Sunday, September 21, 2014


As usual, at Crux John Allen has a great piece this morning. I won't print the whole thing, but you can read it HERE. But there are two things that I would like to print. He has a great piece on Pope Benedict and how the world reacted to his Regensburg speech. And then he has a bit of an editorial on the new archbishop of Sydney, Australia, every much a similar see to Chicago in terms of Pope Francis' choice of bishops but the one in Sydney a protege of the conservative Cardinal Pell, one of Pope Francis' closest and most respected advisers.  Yet, there is nothing near the same coverage of that appointment as the one in Chicago and the silliness of the right and the left concerning Archbishop Cupich.

Apologizing to Benedict XVI

In the Catholic commentariat, there’s been discussion lately about whether Pope Benedict XVI is owed an apology for the brouhaha that broke out in 2006 over a speech he gave in Regensburg, Germany, which opened with a citation of a 14th-century Byzantine emperor linking Muhammad, the founder of Islam, with violence.

At the time, Benedict’s quotation was seen as a crass religious slur. Now, with the rise of the self-declared ISIS caliphate in northern Iraq and its bloody crackdown on religious minorities, things look a little different.

However, the revisionist take on his words risks a repeat of the fatal mistake of eight years ago, only in reverse. Aside from its second paragraph, the Regensburg speech really had nothing to do with Islam, and reading it that way distorts the point the retired pontiff was trying to make.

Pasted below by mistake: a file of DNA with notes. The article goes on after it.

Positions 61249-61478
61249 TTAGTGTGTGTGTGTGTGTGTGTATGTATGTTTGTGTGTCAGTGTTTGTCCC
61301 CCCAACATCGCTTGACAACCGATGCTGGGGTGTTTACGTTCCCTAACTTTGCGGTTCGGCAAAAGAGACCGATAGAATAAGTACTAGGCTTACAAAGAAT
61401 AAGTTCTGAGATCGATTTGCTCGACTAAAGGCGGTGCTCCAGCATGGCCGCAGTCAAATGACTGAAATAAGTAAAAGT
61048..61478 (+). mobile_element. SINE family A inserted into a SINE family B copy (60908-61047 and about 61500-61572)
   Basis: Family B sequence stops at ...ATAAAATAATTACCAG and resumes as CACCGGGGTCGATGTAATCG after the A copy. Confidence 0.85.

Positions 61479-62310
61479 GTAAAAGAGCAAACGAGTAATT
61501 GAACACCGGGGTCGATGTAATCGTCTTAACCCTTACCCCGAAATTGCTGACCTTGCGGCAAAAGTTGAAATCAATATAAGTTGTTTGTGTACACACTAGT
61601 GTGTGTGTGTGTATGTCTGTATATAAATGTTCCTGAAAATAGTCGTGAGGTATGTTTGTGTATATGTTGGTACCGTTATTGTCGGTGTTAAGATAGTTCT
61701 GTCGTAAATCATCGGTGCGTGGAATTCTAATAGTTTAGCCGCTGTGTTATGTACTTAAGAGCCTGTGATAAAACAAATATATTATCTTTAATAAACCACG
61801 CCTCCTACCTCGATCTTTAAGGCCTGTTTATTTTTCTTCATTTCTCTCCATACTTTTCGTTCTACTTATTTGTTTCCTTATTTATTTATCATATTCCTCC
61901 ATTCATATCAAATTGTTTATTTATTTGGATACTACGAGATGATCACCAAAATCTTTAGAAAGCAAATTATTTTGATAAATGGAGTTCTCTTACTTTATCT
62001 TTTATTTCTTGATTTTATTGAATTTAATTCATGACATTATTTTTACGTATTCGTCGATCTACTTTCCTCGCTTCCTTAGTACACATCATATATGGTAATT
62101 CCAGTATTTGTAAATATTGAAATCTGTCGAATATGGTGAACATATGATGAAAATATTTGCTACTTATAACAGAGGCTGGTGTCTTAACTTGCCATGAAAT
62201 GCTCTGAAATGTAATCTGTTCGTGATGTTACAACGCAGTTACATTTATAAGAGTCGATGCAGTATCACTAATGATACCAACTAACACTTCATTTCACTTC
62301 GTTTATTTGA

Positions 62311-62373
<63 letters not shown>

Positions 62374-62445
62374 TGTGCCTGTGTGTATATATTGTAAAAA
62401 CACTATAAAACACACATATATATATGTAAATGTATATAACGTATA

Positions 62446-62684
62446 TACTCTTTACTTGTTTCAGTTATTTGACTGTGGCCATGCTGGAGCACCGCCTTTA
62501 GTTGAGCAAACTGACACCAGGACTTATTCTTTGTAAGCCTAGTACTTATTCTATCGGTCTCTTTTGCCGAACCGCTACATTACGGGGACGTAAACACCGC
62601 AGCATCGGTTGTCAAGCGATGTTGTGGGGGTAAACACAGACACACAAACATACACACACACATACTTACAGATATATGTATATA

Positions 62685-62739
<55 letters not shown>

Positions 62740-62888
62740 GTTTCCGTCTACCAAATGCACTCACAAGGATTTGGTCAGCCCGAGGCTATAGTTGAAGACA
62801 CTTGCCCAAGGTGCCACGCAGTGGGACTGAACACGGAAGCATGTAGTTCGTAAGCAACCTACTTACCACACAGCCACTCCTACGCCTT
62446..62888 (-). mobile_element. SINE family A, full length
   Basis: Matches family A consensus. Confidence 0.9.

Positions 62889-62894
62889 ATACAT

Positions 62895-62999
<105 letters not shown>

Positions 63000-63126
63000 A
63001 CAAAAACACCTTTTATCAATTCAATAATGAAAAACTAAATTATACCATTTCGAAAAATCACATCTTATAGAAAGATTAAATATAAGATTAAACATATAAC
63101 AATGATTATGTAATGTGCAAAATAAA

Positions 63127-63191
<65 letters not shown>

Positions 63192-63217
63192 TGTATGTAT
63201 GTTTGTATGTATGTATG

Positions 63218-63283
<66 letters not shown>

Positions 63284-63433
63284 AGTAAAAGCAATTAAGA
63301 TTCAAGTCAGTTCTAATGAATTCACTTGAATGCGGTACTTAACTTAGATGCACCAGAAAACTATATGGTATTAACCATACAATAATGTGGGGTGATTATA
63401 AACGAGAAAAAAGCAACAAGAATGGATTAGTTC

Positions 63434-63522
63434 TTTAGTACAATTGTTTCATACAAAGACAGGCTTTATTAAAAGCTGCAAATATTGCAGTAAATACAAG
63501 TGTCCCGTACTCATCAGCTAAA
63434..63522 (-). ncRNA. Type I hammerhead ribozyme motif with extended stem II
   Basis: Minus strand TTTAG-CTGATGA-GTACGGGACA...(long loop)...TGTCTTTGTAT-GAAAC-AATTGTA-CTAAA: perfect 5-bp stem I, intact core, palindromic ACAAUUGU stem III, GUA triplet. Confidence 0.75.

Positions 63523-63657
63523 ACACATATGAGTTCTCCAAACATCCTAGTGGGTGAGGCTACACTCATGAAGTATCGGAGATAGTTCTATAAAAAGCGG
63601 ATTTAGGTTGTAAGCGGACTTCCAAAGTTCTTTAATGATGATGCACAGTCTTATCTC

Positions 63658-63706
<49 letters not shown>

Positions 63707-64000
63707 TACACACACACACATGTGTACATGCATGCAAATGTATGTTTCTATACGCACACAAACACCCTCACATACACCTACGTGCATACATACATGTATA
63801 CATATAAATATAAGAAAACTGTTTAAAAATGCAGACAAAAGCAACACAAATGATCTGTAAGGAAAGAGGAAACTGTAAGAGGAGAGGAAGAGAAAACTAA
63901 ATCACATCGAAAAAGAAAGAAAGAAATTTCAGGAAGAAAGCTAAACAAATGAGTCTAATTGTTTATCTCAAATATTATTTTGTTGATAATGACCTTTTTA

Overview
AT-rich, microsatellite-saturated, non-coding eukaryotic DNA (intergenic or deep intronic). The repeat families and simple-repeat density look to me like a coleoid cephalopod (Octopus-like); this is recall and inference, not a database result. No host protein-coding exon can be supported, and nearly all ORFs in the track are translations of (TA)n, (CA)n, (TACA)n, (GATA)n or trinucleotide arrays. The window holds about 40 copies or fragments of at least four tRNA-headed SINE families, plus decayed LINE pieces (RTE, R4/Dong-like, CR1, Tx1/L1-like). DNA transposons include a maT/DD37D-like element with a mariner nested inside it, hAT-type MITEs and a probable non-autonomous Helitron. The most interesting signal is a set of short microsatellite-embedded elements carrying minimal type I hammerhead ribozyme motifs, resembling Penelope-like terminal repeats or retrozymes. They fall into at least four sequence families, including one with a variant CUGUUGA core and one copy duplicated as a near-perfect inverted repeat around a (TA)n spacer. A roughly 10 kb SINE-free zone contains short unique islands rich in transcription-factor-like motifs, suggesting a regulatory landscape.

If you read the entire 4,000 word text – which, to this day, relatively few of the pundits commenting on it seem to have done – you’ll discover that Benedict’s primary points of reference aren’t Muslims, but rather Socrates, Duns Scotus, Immanuel Kant and Adolf von Harnack, luminaries of the Western intellectual tradition.

If Benedict was criticizing anything, it wasn’t Islam, but rather Western secularism and its tendency to limit the scope of reason to what can be scientifically and empirically verified, excluding any reference to ultimate truth.

The heart of Benedict’s argument at Regensburg was that reason and faith need each other. Reason shorn of faith, he suggested, becomes skepticism and nihilism, while faith deprived of reason becomes extremism and fundamentalism. In isolation, each becomes dangerous; to be healthy, they need each other.

In Regensburg, Benedict warned against “a reason which is deaf to the divine,” among other things pointing out that ignoring the transcendent handicaps the West in trying to engage the rest of the world, which takes religion seriously, indeed.

“Listening to the great experiences and insights of the religious traditions of humanity, and those of the Christian faith in particular, is a source of knowledge, and to ignore it would be an unacceptable restriction of our listening and responding,” he said.

Benedict XVI saw himself as a teaching pope, not a governor or a diplomat, and there’s no doubt his eight-year reign suffered because of it.